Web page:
:Feature Article: Loud Love – What Does the Death of Chris Cornell Mean?
Loud Love – What Does the Death of Chris Cornell Mean?
By William Nesbitt
Professor of English
Beacon College, http://www.beaconcollege.edu
The current story is this: Shortly after finishing a show with Soundgarden, Chris Cornell hung himself in his bathroom. If you review the footage from the show, something is off. At times, his voice misses the target and he moves lethargically and unsteadily. Clearly, something was wrong. As of now, we don’t have the toxicology results, and we will never know what went through his mind and whether suicide was his goal or not. Thus, this piece is not an attempt at trying to explain what we will never be able to explain nor is it an attempt at trying to understand what will never be understood. Instead, this is about trying to figure out what his death means.
I first came across Soundgarden via the “Loud Love” video on MTV’s Headbanger’s Ball. The banshee vocals and deep groove made an impact. Badmotorfinger took what I liked about Louder than Love and made it better. Around this time, Temple of the Dog came out. Temple of the Dog born from the distress of Andrew Wood’s death is, I have always thought, Cornell’s purest record. Andrew Wood—the Lost Hero of 90s alternative—sang and wrote for Mother Love Bone and he died of a heroin overdose just months before the release of their first full-length album. Two of the band’s members went on to form Pearl Jam. By now the whole Seattle alternative/grunge scene had exploded on the airwaves, radio, and magazine covers, changing the face of music forever.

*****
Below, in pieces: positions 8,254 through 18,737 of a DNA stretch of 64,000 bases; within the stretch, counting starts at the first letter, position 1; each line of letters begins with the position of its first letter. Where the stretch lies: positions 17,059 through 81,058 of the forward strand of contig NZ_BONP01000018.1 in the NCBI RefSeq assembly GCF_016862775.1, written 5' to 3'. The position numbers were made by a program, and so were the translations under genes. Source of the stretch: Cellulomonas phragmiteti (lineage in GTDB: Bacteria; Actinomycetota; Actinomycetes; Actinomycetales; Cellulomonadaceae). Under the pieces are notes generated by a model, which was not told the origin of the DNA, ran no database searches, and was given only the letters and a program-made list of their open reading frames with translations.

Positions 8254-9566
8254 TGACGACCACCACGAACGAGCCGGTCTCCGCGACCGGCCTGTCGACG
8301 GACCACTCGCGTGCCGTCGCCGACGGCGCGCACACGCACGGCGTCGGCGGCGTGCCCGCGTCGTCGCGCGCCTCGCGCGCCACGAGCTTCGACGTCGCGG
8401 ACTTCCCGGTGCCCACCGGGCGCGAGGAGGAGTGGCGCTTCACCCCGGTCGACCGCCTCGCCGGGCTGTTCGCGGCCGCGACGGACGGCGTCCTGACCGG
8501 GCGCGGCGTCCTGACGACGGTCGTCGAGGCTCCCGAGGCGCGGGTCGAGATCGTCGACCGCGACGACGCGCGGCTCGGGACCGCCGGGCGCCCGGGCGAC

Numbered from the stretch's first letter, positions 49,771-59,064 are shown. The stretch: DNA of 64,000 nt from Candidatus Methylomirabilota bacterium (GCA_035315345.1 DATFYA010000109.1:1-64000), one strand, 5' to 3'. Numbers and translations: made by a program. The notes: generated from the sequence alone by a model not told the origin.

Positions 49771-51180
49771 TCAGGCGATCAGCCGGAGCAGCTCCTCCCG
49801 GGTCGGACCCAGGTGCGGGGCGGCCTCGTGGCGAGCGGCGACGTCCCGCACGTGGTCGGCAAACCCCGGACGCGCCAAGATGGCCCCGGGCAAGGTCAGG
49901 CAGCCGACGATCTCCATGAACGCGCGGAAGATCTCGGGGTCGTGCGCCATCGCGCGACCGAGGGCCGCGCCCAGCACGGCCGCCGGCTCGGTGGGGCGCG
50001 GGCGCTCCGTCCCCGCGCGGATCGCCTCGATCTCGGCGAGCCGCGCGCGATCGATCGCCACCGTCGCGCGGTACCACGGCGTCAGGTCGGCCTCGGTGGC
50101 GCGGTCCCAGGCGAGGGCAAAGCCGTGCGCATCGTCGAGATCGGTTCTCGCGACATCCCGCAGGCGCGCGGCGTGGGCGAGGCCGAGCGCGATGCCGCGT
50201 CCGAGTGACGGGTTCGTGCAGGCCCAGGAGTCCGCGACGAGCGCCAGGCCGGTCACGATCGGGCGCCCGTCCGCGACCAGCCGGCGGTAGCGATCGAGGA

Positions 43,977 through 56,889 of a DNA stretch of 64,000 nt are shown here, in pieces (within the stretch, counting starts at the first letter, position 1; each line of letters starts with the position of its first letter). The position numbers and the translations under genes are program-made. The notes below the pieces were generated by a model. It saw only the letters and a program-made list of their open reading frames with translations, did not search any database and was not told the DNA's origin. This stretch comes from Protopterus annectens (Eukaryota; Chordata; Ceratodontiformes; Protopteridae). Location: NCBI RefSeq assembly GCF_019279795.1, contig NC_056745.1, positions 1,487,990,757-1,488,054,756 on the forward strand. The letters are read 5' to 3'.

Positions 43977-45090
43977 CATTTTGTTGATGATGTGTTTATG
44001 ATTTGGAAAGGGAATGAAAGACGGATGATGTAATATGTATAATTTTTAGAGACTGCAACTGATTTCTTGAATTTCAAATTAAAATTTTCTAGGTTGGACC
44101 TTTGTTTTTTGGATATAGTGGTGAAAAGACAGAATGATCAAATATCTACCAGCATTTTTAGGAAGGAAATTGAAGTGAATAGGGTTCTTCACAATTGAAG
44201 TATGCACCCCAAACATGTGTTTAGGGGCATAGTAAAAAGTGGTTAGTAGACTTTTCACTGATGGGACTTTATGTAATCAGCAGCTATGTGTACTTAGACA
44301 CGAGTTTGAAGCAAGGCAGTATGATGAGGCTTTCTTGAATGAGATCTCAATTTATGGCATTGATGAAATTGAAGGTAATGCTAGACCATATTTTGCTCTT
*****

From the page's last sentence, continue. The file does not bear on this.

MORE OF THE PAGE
On March 8, 1994 Soundgarden hit their commercial peak with Superunknown. I managed to snag a copy of the album a few days early by convincing a record store an hour away that I was indeed an out-of-towner who rarely made it out of town. Superunknown started a new phase for the band. Already on MTV, they would become even bigger, snagging mainstream radio airplay and magazine covers. That he was probably the best looking of the grunge elite did not escape the notice of teenage girls who wrote odes to him and collected clippings in their journals. Songs like “Fell on Black Days” seemed almost ironic with Soundgarden’s incredible success. “Black Hole Sun” is a great song, but it’s been played too many times. Even now, it seems to be the song everyone covers as a tribute when there is so much other material. And as we search for clues, foreshadowing, premonitions, and warnings, songs such as “Like Suicide” immediately grab our attention. We will always read lyrics like “With a broken neck lays my broken gift / Just like suicide” in the dark light of Cornell’s passing. We’ve been reading those lyrics differently ever since Kurt Cobain killed himself less than a month after Superunknown’s release with a shotgun to the head: “Bit down on the bullet now / I had a taste so sour / I had to think of something sweet / Love’s like suicide.” And like that the whole alternative thing started eroding. By the time we knew it had come, it was already going. The tide comes in only to go back out.